Chances are, unless you’ve recently been in an accident, you’ve never heard the term EDR. This acronym is short for event data recorder, and it’s helpful to think of it as the automotive equivalent of the black box on an airplane. It’s a device that keeps track of what exactly is going on with your vehicle up to the point where a crash occurs. Most new cars and trucks are equipped with this electronic eye, but not everyone is familiar with how the device works, or why it exists in the first place.
Is This Thing Recording?
Car accidents can be simple fender benders, but they can also be more complex, particularly if they occur as the result of a malfunction with the vehicle itself. This is where the EDR comes in. The word “event” in this acronym is important, because the device itself doesn’t keep constant track of how you are driving, or how your automobile is performing. It merely provides a snapshot of the seconds leading up to and immediately following the crash, or event itself.
The event data recorder in most vehicles takes a snapshot of important accident reconstruction clues, such as: occupant behavior (number of people in the car, who is wearing a seatbelt); driver inputs (steering, accelerator and brake); the position, speed and yaw angle of the automobile; and other details like the deployment of safety systems and passenger protection systems, as well as the force of any impact that might take place. Combined with a diagnostic of the automobile’s systems taken during the same period in time, this offers accident investigators additional information to use when putting together the sequence of events that led to the crash.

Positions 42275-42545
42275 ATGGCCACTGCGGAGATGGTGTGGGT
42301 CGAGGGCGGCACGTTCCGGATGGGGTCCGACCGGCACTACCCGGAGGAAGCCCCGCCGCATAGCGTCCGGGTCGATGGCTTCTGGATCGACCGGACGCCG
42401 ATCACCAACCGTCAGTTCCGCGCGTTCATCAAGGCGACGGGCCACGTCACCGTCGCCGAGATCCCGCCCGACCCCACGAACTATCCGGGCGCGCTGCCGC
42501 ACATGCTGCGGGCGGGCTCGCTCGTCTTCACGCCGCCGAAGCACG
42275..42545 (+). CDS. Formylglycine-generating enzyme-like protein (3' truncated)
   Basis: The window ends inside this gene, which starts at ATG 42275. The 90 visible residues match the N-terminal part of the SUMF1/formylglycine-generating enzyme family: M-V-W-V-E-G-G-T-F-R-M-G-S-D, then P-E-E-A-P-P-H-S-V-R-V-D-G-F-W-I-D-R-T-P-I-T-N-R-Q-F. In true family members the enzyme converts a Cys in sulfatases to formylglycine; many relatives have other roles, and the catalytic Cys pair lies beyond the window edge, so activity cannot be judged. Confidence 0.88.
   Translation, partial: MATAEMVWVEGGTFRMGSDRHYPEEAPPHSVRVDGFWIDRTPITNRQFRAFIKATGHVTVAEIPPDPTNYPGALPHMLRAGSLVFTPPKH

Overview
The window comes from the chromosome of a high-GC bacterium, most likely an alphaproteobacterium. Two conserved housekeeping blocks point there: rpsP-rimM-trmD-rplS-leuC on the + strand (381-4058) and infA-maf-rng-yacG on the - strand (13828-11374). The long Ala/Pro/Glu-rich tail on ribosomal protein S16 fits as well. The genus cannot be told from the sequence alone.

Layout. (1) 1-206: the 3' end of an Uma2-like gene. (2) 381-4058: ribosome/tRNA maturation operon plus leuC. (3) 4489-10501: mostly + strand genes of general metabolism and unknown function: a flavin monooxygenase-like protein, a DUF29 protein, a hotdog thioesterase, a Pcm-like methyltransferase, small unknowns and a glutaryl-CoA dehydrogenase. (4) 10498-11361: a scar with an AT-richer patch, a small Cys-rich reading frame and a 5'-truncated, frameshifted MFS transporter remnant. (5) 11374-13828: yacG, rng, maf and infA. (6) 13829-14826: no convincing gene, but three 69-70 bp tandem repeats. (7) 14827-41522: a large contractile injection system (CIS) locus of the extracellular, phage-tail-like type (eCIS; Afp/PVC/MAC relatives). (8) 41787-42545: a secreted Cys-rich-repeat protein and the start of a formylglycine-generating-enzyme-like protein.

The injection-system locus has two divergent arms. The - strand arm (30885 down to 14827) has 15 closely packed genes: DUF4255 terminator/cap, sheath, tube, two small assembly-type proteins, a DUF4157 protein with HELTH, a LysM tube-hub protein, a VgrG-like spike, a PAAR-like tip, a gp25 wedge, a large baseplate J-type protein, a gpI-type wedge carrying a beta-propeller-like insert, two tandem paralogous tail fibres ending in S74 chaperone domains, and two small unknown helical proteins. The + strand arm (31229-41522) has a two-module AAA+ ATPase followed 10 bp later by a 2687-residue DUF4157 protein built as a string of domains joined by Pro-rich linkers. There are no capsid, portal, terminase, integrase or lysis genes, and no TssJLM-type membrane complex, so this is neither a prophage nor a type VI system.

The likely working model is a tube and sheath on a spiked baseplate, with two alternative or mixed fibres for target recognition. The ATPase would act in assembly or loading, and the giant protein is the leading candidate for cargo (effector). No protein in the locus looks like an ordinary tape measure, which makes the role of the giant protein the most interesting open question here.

Your vehicle has an EDR for two reasons. The first is that the National Highway Traffic Safety Administration (NHTSA) began pushing for the use of event data recorders more than 20 years ago, in order to gather as much accident data as possible to generate guidelines and regulations related to safer vehicles. Automakers also benefit from EDRs, because they can use the data to pinpoint any issues or problems with their automobiles that could have been implicated in the crash. This team effort has led to better protection for those involved in a car accident, as well as improved systems designed to prevent a crash from ever occurring in the first place.
Check out all the relays, sensors and switches
Photo courtesy of Flickr.
Having been bitten by the car bug at a young age, I spent my formative years surrounded by Studebakers at car shows across Quebec and the northeastern United States. Over ten years of racing, restoring, and obsessing over automobiles lead me to balance science writing and automotive journalism full time. I currently contribute as an editor to several online and print automotive publications, and I also write and consult for the pharmaceutical and medical device industry.